Tuesday, August 4, 2015

Education & Enlightenment in the new Millinium

"How does home schooling educate & enlighten students today vs. our public school system in the 1980's when we were students?"

This question posted on my Facebook status surprised me this morning and I knew it would take more than a normal "comment" to really answer.  First let me begin with a little history, I have been a homeschool Mom for 16 years.  When we started our sweet College Girl (who is entering her senior year in college in just a few days) was 5 and just the right age to begin kindergarten.  She wasn't your average 5 year old because she started reading when she was 3 1/2 (at 5 she was reading Harry Potter) and was doing math on a 3-4th grade level.  She wasn't a prodigy, she had just been in a Montessori school for 2 years.  While we no longer wanted her to attend Montessori we were faced with the dilemma of placing an eager learning child into a classroom learning ABC's , colors and shapes.  She needed more than kindergarten could offer so we decided to try that "homeschool" thing.  We quickly fell in love with the ability to find the curriculum that fit her learning styles, the things that could be "education" and the flexibility for field trips, family visits, etc.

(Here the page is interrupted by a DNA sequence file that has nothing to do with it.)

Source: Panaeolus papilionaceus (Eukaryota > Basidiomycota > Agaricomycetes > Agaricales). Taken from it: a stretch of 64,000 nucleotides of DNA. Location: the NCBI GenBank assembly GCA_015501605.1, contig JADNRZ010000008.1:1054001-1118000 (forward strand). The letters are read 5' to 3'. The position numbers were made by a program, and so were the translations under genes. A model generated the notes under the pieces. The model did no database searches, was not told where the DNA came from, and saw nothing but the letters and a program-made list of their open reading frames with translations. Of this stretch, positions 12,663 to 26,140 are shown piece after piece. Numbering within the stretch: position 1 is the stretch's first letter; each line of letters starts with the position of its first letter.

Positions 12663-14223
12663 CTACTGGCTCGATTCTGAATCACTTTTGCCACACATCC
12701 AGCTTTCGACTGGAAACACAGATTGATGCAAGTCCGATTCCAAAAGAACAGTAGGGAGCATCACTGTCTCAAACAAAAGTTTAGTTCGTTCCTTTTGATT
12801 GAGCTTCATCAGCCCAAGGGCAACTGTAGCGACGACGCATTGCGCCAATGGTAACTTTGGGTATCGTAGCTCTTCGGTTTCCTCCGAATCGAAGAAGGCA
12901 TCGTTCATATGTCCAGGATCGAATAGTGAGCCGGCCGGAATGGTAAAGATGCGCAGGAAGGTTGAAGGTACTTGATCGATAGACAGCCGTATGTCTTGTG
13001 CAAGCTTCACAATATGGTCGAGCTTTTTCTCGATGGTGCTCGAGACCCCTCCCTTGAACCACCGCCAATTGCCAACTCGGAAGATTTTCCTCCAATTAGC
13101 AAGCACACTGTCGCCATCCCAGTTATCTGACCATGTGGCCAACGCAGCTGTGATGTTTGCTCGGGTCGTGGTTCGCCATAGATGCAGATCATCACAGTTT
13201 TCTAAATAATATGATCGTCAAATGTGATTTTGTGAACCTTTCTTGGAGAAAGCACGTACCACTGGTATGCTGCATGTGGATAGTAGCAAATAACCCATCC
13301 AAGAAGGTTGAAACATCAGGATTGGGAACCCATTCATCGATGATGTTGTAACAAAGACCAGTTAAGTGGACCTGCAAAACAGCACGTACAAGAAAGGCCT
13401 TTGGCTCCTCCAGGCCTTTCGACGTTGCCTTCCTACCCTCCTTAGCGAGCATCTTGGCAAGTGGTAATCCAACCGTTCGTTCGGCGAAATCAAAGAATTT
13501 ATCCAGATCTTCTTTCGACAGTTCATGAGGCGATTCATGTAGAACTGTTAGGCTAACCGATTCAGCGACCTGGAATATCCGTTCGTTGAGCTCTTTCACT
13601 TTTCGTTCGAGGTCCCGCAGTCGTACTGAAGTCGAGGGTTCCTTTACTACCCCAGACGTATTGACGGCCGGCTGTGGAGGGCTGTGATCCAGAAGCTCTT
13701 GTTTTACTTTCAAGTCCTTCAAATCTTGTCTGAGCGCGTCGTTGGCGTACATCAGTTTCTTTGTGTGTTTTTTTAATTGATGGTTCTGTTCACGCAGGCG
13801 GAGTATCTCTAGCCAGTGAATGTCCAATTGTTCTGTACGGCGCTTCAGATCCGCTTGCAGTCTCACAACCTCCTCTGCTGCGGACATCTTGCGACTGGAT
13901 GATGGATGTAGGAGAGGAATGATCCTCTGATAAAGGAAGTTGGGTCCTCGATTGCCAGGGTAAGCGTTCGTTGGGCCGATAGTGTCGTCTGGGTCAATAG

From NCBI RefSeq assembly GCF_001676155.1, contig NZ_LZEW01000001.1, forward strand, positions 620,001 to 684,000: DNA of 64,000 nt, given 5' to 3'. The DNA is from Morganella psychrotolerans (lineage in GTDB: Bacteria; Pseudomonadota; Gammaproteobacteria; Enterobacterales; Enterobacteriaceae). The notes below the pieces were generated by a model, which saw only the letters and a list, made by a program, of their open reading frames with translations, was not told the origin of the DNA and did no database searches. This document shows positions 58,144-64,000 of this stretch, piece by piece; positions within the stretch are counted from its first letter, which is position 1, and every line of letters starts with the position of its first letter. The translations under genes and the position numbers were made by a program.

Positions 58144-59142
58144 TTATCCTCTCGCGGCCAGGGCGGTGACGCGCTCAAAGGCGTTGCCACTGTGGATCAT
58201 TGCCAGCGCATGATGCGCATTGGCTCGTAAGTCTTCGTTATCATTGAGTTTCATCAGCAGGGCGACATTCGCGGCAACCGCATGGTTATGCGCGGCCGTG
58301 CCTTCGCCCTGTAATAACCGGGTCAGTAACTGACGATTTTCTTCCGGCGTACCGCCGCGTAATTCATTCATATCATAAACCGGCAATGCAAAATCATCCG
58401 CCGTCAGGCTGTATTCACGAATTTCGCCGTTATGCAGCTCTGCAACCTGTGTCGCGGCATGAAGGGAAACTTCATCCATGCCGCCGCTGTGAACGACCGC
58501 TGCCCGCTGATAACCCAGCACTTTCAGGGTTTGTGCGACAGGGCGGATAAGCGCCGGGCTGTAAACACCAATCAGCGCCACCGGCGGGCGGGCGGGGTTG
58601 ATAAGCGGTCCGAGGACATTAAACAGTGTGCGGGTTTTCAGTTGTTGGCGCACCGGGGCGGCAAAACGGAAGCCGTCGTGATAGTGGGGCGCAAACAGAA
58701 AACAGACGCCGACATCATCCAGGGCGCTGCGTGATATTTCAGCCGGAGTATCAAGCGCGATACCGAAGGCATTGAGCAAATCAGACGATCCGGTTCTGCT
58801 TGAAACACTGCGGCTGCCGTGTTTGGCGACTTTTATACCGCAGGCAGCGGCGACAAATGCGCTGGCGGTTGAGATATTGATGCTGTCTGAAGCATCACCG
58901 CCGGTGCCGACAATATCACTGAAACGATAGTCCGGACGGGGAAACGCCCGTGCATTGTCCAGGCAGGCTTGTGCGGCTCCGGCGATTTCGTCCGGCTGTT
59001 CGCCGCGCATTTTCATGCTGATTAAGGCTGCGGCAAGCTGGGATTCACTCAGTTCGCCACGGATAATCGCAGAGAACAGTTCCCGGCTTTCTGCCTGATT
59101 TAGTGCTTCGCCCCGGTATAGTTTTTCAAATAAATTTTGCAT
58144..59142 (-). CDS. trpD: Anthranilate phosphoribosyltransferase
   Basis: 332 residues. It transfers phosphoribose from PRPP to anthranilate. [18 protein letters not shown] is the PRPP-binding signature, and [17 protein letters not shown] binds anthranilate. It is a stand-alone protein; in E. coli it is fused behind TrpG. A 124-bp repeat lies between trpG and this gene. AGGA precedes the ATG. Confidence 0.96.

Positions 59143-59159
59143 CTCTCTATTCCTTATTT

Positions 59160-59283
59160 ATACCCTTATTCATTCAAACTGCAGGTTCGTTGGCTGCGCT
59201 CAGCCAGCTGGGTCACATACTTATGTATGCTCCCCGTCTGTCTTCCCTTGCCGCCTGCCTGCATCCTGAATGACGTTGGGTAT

As Melissa and Jessica arrived we became even more firmly planted in the homeschool lifestyle.  It works so well for our family and our children seem to thrive.  I've been asked so many times about socialization, making friends, fitting in, "are you still doing that homeschool thing" because I can't stand being around my kids all the time, do you wear your PJ's every day, etc. so on and so forth.  But I've never been asked how it educates and enlightens today vs. public school in the 80's.  perhaps because I strive to have my children fit in and live with the kids in this millennium.  We do not homeschool to protect our children from "society" or the evils of the public school system.  My kids watch the news with me and we actively discuss and explore current event topics.  They are familiar with the LBGT community, are aware of the abortion debate, they know what GMO's are and love the freshness of raising veggies, we celebrate Christmas AND Halloween.   My kids are well spoken, are confident young people who engage in conversations with people of all ages.  At a recent shooting competition, my 10 year old Jessica walked up to one of the discipline organizing volunteers, stuck out her hand for a handshake, introduced herself and thanked him for his time-they then engaged in a conversation about air pistol with him giving her some pointers.  My college daughter, Anna began participating in classes and activities at our local community college when she was 14.  By 16 she was singing karaoke with them learning first hand the difference between the college kids who didn't drink, had a drink or two and those who drank to stupidity-she learned to drink water and ask for a new drink anytime her drink was left unattended.  She learned that it's not a big deal to call mom or dad for a ride home when your friends have been drinking.  She went on to attend a women's college (her choice not mine) in Missouri where she flawlessly transitioned to college life graduating with her associates degree then transferring to the University of Arkansas where she moved into her own place, paying her own rent while working 2 jobs all the while maintaining a 3.85 gpa.  Melissa loves volleyball and this year asked to "Tim Tebow" into our local junior high where she made the team.  She recently had her first school bus ride and is learning just how 2-faced some girls can be and how to stay neutral-out of the mess!  Her coaches usually commend her for her ability to listen and follow directions which seems is something that seems to be becoming a scarcity.